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com- obscure. In consideration of the dispensation under which he lived, his conduct was, in some things, winked at. He might have more than one wife, and he might divorce his wives, and not be punished by the civil magistrate for his offence against the moral law. But to a Christian, who lives under the new and better dispensation, and enjoys the clear light of the gospel, polygamy is utterly unlawful; nor is he permitted to divorce his wife, except for fornication. What might, in the eye of the civil magistrate, be regarded as not unlawful to a Jew, is now known to be entirely unlawful to a Christian. It is important to keep this distinction in view. Neither Omicron nor the Puritan gave it due weight in the argument.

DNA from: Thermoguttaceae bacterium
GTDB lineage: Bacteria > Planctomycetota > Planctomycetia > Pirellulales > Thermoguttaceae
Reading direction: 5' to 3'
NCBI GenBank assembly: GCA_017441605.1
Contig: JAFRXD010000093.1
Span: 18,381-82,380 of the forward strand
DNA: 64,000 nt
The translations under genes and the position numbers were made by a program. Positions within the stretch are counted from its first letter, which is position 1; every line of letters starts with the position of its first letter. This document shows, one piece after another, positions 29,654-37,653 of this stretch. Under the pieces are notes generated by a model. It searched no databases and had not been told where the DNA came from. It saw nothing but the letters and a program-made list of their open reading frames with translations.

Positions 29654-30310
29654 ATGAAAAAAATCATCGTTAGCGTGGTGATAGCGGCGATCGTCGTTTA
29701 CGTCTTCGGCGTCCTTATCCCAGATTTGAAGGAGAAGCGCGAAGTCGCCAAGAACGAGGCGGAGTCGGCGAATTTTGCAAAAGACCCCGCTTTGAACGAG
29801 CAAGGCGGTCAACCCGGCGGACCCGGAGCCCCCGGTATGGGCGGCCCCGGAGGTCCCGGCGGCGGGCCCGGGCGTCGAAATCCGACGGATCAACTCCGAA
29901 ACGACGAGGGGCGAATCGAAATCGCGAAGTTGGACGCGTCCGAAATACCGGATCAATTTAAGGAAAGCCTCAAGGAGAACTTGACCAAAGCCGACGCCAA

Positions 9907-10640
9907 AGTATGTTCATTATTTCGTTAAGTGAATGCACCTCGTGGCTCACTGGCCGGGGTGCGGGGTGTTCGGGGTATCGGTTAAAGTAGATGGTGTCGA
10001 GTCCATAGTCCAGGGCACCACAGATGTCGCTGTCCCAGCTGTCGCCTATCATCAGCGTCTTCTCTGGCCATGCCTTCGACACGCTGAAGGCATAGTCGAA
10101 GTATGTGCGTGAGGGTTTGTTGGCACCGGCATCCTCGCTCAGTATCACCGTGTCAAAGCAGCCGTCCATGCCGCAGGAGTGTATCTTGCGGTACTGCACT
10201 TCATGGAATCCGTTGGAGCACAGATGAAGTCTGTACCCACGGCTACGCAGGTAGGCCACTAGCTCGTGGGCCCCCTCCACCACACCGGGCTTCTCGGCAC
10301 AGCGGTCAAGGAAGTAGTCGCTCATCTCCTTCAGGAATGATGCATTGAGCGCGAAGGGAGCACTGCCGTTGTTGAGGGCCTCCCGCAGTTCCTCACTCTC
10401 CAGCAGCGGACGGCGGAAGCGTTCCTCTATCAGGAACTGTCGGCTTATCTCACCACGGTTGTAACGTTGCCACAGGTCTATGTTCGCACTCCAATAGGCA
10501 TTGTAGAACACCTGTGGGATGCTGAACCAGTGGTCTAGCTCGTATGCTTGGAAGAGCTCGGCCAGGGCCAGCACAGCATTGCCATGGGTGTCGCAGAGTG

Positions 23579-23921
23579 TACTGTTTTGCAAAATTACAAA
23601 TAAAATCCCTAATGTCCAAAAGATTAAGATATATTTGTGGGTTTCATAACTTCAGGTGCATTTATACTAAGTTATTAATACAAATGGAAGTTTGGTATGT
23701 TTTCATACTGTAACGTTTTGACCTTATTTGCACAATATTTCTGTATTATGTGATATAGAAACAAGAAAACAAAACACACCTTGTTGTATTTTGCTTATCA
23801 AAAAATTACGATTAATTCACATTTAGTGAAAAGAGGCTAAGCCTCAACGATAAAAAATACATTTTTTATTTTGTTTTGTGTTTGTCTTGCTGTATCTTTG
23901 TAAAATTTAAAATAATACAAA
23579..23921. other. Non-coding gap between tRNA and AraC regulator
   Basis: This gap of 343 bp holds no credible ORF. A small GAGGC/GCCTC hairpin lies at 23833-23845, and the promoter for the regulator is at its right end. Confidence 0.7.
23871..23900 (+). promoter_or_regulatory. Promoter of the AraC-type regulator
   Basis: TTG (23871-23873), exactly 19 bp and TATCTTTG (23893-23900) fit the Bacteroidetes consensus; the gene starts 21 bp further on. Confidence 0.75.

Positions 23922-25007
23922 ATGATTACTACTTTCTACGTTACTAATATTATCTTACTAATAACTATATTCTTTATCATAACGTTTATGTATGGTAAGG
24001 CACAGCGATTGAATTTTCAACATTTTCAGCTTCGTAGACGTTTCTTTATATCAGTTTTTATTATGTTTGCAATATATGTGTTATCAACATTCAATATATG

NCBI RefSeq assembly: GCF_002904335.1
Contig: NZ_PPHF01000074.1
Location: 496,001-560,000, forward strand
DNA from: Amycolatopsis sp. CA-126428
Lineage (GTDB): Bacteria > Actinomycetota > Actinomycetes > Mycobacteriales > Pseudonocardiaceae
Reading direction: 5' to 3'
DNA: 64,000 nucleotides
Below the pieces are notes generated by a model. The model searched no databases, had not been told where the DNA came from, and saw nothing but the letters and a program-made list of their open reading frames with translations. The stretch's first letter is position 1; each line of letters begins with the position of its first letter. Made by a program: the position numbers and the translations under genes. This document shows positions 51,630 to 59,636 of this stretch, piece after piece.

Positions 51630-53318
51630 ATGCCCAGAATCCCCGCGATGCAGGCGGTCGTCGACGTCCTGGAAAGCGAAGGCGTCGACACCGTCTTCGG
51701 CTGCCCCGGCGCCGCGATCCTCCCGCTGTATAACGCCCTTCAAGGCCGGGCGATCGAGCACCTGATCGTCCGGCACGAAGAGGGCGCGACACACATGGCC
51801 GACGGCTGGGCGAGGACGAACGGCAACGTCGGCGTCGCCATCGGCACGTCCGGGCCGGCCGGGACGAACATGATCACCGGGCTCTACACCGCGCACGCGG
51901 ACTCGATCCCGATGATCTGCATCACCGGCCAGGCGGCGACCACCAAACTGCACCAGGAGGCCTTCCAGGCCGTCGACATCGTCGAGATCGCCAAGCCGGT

2. The question is to be settled by availing ourselves of the light of the gospel, and not by returning to the obscurity of the old dispensation. This seems perfectly obvious; and yet we have seen how both the Puritan and Omicron wish to try the question at the bar of Judaism, and in a Jewish court.

Our brethren plead, as an objection to our doctrine, that the lawfulness of the marriage under